The Wadi Rum Protected Area is a true desert landscape that holds iconic landforms such as natural arches, mushroom rocks, narrow gorges and the world's most spectacular networks of honeycomb weathering features.
It was created by tectonic activity, and further shaped by erosion.
The site is also a cultural landscape. It has been inhabited by many human cultures since prehistoric times, including the Nabateans. Its rock art and ancient Arabian inscriptions give an authentic narrative of Bedouin life.
Map of Wadi Rum
Visit October 2012
I visited Wadi Rum on the last day of my trip around Jordan. I had chosen to do a full day tour with Rum Stars, one of the more reputable local companies. The reviews on this website and trip reports elsewhere on the internet prepare you for the worst, for a tourist trap with touts all over the place. My experience was totally different, and Wadi Rum became one of the highlights of my stay Jordan.
I arrived at the visitor center at 9.30 a.m., driving down from Petra (1.5 hours). It is as if entering a National Park in the American Southwest. I paid the 5 JD entrance fee at the ticket office, and after inquiring with whom I had booked a tour, they sent me on to Rum village. I accidentally had arrived at the same moment as a South African woman, with whom I would share the tour.
After being welcomed in the “office” with sweet Bedouin tea, we got going with our guide Salem. He drove a 4WD pick-up with seats built in the rear, and a covering across against the sun. This is the most pleasant way to tour the desert I think, feeling the cool air, getting close to the sand.
We drove a circuit connecting about 12 sights, varying from red sand dunes to rock art (lots of camel petroglyphs!), view points, canyons and natural bridges. There were quite a number of other tour jeeps on the tracks, although they all tend to drive their own routes.
The weather was very fine, not too hot, even a little chilly in the shade. Fortunately we spent ample time outside of the jeep. One of the best things was the half hour hike through a narrow canyon. As it is blocked by huge boulders about half way, you have to scramble on your hands and feet around them and even below one block to get to the other side. For the even more brave climbers there’s also the option to climb onto the Um Fruth natural bridge.
The site is very “developed” in general and that way it lacks a certain authenticity that one would expect from a Bedouin cultural landscape. I found Dana a better place to see how the traditional Bedouin in Jordan currently live. The desert landscape, and mainly the variety in shaped landforms, is the main attraction here. And while there are deserts to see in many places around the world, there aren’t that many on the WH list. Tassili n'Ajjer (Algeria) and Air and Ténéré (Niger) are the most comparable sites to Wadi Rum, but these are much less accessible.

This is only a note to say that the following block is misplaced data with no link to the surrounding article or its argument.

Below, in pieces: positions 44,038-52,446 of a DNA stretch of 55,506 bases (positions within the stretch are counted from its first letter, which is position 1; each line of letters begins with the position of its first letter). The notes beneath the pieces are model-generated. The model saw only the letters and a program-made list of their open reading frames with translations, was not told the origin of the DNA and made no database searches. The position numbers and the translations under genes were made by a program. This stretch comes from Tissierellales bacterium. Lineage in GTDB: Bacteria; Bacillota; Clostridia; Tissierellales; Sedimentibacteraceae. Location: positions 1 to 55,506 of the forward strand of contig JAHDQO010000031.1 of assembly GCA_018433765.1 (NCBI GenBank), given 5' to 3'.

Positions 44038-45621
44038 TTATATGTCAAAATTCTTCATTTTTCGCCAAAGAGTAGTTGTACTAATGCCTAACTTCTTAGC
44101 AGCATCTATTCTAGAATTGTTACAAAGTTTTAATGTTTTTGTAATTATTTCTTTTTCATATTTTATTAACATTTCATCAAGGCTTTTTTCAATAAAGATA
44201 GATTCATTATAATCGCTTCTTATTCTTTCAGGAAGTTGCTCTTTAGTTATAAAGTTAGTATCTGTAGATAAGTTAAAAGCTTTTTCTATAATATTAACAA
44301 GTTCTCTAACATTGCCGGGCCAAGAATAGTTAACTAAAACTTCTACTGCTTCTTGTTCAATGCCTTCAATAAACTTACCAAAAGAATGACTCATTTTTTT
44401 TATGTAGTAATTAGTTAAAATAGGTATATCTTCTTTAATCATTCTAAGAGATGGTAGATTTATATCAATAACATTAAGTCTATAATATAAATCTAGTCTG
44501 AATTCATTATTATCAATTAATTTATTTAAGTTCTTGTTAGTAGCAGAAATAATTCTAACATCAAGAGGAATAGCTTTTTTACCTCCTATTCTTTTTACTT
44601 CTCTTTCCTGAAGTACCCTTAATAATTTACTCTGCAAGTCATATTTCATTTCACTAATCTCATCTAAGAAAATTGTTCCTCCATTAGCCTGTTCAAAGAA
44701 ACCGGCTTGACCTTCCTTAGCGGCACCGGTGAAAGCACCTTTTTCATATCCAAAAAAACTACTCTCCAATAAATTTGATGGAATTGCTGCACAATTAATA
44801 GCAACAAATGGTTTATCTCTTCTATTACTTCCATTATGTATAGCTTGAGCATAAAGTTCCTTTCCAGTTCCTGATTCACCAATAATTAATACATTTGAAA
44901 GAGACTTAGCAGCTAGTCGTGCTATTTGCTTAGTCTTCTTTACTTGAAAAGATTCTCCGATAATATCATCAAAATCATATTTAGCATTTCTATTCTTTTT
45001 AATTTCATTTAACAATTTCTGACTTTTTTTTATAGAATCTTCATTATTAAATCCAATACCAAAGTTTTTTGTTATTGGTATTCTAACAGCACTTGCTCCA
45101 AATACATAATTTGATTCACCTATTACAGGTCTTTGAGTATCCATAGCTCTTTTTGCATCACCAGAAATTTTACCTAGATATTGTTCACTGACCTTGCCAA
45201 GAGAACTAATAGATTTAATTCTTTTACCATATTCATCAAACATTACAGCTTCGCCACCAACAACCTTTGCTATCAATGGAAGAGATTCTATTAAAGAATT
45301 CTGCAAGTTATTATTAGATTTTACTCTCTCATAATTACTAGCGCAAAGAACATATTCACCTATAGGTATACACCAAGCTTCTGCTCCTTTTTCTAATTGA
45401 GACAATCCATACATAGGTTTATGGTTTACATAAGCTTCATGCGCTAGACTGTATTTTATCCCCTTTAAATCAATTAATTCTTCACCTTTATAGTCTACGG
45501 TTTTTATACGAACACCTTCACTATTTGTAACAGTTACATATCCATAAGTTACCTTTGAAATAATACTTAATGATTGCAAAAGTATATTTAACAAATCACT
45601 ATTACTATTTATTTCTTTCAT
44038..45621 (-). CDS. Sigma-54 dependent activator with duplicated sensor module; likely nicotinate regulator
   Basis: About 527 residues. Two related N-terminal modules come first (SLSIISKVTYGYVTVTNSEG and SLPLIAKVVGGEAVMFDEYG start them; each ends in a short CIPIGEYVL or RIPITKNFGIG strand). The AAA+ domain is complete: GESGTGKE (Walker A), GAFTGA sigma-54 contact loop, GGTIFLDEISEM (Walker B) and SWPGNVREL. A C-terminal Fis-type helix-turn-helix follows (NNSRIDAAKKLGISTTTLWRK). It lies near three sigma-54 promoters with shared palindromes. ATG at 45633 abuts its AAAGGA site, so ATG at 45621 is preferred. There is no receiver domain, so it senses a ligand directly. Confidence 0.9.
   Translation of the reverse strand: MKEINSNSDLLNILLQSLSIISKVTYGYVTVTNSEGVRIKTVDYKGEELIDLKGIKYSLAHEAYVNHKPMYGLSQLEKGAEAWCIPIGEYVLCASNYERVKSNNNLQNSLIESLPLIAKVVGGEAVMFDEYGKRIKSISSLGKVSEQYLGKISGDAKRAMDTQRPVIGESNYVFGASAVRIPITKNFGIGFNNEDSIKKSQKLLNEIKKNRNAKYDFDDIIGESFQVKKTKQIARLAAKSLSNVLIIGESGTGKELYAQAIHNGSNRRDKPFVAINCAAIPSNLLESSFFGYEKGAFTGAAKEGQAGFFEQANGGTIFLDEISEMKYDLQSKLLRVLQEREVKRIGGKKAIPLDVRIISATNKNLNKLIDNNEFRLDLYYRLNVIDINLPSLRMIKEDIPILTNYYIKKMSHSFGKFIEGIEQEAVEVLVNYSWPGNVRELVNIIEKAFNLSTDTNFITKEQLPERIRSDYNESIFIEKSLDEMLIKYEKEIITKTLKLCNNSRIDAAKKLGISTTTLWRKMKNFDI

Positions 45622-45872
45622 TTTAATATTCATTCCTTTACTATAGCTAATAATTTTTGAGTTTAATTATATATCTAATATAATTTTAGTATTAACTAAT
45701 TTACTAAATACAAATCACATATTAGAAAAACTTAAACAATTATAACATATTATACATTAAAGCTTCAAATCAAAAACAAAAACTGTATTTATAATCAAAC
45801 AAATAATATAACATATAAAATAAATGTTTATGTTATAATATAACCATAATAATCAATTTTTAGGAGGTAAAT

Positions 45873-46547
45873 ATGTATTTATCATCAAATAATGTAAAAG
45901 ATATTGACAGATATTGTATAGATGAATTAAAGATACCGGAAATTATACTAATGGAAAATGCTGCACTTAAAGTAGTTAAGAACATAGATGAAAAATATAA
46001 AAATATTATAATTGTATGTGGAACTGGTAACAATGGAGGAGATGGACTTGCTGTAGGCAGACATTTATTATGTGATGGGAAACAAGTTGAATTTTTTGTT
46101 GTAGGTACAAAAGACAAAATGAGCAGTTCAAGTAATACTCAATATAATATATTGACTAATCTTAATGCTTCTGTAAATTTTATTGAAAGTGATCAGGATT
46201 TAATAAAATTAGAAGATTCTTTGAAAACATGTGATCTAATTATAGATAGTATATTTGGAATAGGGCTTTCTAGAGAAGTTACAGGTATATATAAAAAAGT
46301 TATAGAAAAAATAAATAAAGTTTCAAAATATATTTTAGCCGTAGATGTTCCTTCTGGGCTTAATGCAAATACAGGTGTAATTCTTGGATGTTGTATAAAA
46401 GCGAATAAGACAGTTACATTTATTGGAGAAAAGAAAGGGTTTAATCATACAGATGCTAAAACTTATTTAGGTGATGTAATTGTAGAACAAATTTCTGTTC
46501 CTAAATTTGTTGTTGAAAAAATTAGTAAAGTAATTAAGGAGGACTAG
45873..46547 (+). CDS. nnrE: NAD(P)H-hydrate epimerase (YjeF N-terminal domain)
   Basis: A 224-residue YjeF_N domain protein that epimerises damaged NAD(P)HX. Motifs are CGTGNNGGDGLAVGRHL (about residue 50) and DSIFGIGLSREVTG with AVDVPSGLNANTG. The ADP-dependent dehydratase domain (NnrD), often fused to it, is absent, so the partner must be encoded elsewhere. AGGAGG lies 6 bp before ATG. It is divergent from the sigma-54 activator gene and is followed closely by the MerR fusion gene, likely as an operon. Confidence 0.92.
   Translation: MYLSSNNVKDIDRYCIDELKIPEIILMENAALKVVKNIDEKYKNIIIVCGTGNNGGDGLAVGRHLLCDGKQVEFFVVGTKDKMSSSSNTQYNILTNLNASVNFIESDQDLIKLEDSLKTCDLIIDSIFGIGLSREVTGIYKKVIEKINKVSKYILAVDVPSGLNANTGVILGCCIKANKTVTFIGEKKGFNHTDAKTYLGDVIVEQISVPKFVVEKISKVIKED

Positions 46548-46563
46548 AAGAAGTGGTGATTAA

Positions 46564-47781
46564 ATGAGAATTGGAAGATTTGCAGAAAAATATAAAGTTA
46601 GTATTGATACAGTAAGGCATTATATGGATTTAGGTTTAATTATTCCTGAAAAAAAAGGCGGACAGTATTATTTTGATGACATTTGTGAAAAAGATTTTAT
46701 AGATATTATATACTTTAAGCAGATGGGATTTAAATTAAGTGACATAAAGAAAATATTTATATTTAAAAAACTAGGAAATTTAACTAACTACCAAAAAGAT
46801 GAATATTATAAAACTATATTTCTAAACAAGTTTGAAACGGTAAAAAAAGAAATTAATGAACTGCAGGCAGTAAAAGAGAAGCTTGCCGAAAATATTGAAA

My cousins highly recommended an overnight visit to Wadi Rum, so when I visited in March 2015, I doubled down and spent two nights in the Jordanian desert. I was greeted by the film set for "The Martian" at the park entrance, but inside the park I was soon transported to the historical setting of Lawrence of Arabia's travels. The Bedouin tour company I traveled with provided a fantastic overview of Wadi Rum on the first day, with visits to petroglyphs and Lawrence's spring, desert canyon hikes, rock bridge climbs, and sandboarding down a giant sand dune. I signed up for a camel ride on the second day, but while I enjoy camel riding for short distances, I was a bit sore after five hours. Nevertheless, the landscape I traveled through was awe-inspiring. I stayed in a Bedouin camp both nights, and the food and opportunities to learn about Bedouin life were amazing. I love stargazing, and Wadi Rum offers some of the best night skies I've seen in my travels. Even more impressive were the sunrises and sunsets, which painted the rock formations in brilliant shades of red and orange. Wadi Rum is a must-see World Heritage Site in Jordan.